Tete flattens mystery malady
Six years ago, boxer Zolani Tete suffered an apparent stroke but now he is junior bantamweight champion of the world, writes
SO MANY stories of triumph over adversity have been written but Zolani Tete’s winning a major world title after what looked like a minor stroke is something of a miracle.
Two months ago Tete travelled to Japan to face unbeaten local boxer Teiru Kinoshita for the vacant IBF world junior bantamweight crown and returned home triumphant, a rare occurrence for South African boxers.
Now he is perched atop of the boxing summit and well in the hunt for big money fights. Yet, only six years ago he was in danger of quitting the sport he loves.
He was about to go for a morning run in preparation for his WBF flyweight title defence when he suddenly collapsed in front of his NU12 Mdantsane home.
He was rushed to Cecilia Makiwane hospital where doctors could not put a finger on the problem. The left side of his body had sagged and he could not move his arms.
It was suspected that he had suffered a minor stroke but doctors could not readily diagnose it.
Tete himself also cannot explain what really happened. “I still do not know. “But I am glad I was able to recover and continue with my boxing career,” he says as he shakes his head in bewilderment.
The befuddling fact was that doctors could not find anything wrong with him. As if sinister forces were blocking him to fight locally Tete then suffered a bizarre injury to his “private area” while preparing for the clash against Unathi Gqokoma for the vacant SA junior bantamweight title last year.
This forced him to forfeit his national title aspirations but as fate would have it that was to prove a blessing in disguise as he got the nod to fight for the IBF title eliminator against Juan Carlos Sanchez in Mexico in November.
While Tete’s inexplicable illness has affected him when fighting at home, it also reared its ugly head when he fought in Mexico in 2011.
Contesting for the IBF junior bantamweight title eliminator against Alberto Rosas, Tete was ahead in the fight until the seventh round when he suddenly felt dizzy without being hit.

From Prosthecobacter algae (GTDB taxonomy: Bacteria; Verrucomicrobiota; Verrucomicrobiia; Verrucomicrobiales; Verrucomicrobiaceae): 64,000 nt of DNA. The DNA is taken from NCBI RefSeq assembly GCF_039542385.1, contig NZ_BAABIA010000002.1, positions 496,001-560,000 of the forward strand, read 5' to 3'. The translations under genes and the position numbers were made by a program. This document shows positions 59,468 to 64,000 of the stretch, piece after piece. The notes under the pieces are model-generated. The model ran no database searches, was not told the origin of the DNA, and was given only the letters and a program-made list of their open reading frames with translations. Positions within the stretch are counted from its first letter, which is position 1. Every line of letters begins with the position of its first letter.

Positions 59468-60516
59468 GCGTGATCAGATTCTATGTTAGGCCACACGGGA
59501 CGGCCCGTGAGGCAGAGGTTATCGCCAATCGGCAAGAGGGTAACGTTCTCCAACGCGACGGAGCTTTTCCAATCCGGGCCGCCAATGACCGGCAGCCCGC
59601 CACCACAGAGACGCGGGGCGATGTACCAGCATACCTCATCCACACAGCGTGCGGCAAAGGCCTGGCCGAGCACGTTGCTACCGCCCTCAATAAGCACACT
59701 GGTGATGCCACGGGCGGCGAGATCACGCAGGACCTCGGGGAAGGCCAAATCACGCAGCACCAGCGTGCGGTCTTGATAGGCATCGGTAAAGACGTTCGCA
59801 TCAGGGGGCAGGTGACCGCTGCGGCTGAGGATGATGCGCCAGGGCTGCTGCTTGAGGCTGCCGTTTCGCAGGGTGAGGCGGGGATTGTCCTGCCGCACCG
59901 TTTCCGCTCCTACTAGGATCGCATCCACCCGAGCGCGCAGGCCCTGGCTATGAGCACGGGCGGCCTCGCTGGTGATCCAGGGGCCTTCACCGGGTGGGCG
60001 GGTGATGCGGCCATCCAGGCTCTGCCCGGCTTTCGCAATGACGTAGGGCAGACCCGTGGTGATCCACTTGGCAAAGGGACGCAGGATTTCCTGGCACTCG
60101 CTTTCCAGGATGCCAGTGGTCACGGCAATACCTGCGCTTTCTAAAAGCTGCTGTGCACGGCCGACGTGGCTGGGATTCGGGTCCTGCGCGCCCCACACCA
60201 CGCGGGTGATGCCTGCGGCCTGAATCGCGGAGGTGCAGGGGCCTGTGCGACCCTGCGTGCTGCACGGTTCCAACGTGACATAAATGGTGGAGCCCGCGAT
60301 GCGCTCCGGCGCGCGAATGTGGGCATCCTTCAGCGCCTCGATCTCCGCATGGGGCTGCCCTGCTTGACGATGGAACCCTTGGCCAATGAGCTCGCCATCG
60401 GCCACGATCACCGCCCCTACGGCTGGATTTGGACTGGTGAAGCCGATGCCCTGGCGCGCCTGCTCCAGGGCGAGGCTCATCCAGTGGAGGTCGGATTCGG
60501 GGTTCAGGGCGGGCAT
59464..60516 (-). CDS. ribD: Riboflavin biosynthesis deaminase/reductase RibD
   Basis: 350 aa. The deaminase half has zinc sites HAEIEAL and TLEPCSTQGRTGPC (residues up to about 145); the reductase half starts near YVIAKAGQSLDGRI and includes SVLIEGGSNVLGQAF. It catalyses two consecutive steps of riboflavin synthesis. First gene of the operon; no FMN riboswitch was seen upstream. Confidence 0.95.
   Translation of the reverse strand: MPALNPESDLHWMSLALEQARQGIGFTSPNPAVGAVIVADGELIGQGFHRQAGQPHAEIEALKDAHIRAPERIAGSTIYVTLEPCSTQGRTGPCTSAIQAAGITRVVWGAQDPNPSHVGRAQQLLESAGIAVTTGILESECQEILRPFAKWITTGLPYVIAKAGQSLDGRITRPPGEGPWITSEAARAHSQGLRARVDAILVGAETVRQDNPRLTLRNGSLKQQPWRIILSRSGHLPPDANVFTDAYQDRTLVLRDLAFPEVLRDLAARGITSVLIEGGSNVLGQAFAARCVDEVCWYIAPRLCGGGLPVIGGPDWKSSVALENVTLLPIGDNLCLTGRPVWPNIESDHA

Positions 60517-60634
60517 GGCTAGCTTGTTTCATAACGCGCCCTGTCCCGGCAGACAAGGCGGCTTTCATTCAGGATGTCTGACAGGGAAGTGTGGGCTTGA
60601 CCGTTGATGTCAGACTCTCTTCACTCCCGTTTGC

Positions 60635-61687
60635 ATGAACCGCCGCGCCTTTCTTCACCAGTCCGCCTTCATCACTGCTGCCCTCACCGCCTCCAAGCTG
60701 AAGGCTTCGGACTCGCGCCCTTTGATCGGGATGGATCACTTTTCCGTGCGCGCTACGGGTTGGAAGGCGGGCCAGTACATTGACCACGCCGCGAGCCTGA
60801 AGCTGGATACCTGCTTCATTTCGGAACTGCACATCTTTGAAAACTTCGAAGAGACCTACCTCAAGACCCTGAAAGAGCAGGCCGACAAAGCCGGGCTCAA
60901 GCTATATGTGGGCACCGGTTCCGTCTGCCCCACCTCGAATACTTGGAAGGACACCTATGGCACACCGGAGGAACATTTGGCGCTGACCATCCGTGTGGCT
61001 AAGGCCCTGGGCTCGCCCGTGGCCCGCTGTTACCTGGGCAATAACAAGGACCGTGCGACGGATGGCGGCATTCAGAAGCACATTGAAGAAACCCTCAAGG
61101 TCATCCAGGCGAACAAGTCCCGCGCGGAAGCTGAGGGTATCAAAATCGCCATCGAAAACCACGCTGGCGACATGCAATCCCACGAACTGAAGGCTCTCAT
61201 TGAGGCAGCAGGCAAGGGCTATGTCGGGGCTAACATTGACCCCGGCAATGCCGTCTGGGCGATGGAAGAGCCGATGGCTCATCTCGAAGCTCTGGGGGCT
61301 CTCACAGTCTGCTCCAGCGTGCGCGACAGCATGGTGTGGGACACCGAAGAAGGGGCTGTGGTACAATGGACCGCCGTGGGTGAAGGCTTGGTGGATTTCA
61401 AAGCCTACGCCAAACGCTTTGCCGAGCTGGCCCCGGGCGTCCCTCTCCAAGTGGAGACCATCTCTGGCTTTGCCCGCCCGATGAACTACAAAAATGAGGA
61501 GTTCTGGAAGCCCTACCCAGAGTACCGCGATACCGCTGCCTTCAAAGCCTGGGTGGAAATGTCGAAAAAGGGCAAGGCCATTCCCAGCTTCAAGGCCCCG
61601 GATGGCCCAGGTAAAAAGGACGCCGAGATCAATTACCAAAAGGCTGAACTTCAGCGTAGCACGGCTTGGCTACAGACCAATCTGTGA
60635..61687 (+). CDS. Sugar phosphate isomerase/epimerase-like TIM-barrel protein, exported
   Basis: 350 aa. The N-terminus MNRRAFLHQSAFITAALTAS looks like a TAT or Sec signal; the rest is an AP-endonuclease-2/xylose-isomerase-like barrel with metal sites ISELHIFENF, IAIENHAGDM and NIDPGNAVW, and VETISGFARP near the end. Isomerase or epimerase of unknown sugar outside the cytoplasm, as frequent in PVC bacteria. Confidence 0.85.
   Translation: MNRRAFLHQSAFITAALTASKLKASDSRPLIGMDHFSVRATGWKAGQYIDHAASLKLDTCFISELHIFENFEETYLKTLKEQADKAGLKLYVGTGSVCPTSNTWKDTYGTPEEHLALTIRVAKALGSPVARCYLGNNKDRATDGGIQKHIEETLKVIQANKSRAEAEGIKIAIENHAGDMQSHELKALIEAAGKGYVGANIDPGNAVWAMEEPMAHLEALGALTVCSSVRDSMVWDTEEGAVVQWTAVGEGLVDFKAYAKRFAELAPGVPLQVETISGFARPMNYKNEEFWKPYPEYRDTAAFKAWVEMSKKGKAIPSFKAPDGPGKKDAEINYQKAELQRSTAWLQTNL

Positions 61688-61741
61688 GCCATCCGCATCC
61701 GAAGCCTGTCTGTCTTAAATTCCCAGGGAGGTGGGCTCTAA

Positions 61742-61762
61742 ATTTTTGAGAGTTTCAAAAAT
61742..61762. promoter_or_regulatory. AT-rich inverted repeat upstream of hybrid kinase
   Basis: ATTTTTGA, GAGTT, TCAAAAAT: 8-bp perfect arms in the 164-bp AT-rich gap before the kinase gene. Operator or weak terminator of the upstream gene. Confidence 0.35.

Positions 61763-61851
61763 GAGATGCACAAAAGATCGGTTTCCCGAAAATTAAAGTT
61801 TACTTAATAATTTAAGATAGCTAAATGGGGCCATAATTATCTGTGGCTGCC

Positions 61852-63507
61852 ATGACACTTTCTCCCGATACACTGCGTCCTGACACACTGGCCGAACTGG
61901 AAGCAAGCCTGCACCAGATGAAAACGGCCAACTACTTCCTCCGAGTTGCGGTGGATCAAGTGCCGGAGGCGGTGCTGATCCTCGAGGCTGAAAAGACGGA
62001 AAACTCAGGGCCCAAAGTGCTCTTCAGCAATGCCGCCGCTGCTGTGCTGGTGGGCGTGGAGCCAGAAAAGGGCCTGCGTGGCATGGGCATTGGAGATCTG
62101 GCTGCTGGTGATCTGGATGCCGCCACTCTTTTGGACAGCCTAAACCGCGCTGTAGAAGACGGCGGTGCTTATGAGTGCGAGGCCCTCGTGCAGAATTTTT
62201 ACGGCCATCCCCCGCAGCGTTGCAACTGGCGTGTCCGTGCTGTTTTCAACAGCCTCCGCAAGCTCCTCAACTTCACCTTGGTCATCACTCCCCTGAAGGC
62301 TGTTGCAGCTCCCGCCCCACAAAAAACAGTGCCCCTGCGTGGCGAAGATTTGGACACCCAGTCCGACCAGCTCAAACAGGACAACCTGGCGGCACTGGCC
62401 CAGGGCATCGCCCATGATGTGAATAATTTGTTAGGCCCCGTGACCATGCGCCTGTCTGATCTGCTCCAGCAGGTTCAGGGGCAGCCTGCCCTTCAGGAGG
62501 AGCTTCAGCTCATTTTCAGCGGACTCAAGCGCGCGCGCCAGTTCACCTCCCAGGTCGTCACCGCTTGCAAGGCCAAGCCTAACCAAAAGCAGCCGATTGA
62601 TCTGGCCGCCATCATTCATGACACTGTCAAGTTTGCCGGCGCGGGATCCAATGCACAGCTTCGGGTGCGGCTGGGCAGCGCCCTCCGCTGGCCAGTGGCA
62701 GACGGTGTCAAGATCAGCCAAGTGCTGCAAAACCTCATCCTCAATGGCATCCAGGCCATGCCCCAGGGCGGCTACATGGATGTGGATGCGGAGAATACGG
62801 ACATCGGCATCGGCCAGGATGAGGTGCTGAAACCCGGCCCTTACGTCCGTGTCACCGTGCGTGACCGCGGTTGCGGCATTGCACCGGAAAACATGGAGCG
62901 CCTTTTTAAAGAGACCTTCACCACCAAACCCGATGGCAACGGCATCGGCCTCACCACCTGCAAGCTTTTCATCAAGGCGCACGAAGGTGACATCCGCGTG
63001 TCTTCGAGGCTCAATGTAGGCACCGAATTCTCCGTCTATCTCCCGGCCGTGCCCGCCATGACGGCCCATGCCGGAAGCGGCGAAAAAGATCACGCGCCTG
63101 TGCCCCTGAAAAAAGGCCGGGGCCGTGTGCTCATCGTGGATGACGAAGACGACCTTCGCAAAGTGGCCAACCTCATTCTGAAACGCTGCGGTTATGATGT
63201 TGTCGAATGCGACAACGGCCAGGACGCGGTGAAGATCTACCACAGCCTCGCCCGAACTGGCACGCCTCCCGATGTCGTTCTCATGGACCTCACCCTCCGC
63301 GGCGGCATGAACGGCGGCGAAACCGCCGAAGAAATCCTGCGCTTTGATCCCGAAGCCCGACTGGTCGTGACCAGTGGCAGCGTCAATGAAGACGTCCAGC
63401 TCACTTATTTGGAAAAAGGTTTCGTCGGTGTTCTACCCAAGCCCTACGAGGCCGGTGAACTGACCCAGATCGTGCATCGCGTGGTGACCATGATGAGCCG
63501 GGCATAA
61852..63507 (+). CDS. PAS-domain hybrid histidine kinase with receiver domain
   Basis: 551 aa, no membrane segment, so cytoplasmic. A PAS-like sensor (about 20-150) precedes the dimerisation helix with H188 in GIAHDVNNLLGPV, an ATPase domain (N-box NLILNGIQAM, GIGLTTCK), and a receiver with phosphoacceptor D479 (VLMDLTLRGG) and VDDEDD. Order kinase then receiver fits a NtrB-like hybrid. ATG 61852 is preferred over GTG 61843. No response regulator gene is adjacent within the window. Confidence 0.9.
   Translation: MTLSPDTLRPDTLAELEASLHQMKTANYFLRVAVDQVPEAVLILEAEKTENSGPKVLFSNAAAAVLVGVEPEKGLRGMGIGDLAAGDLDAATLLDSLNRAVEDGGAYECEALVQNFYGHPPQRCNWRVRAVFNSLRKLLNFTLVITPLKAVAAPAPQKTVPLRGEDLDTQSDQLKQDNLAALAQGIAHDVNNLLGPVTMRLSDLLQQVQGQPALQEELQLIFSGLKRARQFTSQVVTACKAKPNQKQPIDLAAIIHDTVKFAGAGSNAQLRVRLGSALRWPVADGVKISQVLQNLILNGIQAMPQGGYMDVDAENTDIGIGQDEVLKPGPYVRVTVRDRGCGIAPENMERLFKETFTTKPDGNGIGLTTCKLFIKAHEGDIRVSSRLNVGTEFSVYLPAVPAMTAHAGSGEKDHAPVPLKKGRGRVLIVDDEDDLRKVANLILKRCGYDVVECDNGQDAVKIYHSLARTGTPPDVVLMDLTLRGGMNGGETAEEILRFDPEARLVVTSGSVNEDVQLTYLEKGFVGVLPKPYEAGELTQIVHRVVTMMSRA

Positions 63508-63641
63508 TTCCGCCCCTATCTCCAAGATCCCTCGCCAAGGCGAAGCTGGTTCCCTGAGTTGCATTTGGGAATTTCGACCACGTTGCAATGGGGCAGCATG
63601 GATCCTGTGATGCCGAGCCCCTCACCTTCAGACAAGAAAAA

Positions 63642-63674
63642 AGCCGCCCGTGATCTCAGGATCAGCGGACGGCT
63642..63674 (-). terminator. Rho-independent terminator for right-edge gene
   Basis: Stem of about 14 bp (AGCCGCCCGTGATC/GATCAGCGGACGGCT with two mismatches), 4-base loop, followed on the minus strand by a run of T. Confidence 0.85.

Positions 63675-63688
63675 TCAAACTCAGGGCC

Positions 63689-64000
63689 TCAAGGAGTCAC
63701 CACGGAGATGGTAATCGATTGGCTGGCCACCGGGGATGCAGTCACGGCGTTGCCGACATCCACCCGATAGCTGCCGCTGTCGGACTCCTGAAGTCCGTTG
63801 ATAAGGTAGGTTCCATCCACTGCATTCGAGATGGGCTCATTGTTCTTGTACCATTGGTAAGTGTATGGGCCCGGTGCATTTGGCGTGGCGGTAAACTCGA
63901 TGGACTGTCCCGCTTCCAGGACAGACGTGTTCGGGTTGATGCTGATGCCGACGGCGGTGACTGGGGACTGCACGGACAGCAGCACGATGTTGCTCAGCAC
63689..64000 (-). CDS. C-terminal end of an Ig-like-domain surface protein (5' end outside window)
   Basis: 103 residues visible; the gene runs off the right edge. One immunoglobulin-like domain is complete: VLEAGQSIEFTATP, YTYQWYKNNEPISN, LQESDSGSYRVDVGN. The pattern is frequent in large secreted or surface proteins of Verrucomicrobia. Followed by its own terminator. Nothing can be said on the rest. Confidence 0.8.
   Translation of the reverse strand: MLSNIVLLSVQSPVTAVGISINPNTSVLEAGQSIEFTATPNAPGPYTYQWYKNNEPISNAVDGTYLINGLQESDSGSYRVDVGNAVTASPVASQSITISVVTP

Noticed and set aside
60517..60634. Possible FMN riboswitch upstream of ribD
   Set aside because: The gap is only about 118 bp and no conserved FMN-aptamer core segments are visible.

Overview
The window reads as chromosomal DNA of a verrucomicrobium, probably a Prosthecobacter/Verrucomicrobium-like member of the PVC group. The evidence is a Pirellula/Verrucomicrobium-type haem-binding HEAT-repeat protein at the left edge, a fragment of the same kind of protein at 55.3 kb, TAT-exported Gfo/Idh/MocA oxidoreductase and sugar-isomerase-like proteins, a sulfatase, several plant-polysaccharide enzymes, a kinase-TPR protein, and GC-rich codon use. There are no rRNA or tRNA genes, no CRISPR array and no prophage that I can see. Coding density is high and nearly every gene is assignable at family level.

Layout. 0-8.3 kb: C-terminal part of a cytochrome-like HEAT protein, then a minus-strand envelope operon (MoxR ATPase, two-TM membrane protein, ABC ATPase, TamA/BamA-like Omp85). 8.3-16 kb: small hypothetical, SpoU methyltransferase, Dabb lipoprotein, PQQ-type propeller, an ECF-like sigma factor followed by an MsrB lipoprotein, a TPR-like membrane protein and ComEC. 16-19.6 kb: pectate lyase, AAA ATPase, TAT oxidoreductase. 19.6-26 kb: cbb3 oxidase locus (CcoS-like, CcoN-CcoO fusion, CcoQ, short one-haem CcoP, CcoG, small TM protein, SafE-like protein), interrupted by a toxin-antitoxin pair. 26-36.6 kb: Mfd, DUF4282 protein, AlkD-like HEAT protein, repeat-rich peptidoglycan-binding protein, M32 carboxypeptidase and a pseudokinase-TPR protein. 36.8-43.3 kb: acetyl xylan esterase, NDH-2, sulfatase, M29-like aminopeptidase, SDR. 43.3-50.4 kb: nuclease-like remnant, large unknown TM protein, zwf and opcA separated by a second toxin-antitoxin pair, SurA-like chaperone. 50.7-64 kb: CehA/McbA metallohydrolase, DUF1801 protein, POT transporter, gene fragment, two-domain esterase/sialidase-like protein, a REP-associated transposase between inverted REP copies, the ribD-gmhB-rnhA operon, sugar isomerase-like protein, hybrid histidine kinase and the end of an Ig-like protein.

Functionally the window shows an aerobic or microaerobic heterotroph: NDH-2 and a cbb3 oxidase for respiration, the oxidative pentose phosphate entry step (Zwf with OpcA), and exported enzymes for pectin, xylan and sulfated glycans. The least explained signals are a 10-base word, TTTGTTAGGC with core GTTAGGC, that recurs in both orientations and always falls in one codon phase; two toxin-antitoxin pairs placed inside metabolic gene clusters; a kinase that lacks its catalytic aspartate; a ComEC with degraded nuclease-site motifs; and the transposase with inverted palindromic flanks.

He dropped his hands and went to the ropes where Rosas seized the opportunity to pound away.
When he returned to his corner he says he “saw the apparition of an old black woman in the crowd.
“This old woman was looking straight at me and shaking her head,” Tete recalls.
His then trainer Nick Durandt screamed at him asking him what was wrong but Tete’s eyes remained glazed as if he was in a trance.
Durandt had to give his boxer a ‘vicious klap’ and quite suddenly Tete recovered.
“After Nick had hit him he suddenly woke up and went back to the fight,” confirms his manager Mla Tengimfene.
Tete controversially lost the fight via a split decision.
But he got another opportunity to contest for the IBF eliminator back in Mexico against Sanchez after sensationally knocking out Filipino Eduard Penerio in one round.
This time nothing amiss happened except that when the Tete team got to Mexico they were given the merry go round by a taxi cab driver. This despite the fact that their promoter Branco Milenkovic had told them that they were booked at a hotel at the airport.
“We shouted for the taxi to stop to no avail until we had no choice but to jump off at the traffic lights,” Tengimnfene said.
Tete knocked out Sanchez in the 10th round of their ding-dong battle that was voted as the IBF Fight of the Year.
The win earned him a clash against Kinoshita for the vacant IBF crown and Tete scored a lopsided victory.
Not known to many is the fact that his mother initially refused to allow him to box.
His father Zolile says Zolani was born with ifokotho (a soft spot at the back of the head) and this caused his mother Nomonde to discourage him from fighting.
“But when he won several amateur championships his mother was finally convinced to let him follow his career,” Zolile says.
Zolani and his brother Makazole are very close: “I call him Carlos Djedje (after the reggae musician) and he calls me by my clan name, Ngwevu,” Zolani says.
Tengimfene is grateful to Butterworth Spargs Super Spar supermarket for sponsoring Zolani, saying the gesture helps the boxer to concentrate on his boxing.
“The reason our boxers flee to Johannesburg is because of lack of sponsorship here at home and if companies like Spar can help all boxers from this province would return home,” Tengimfene reasons.
BOXING BROOD: Brothers Zolani Tete and Makazole with parents Zolile and Nomonde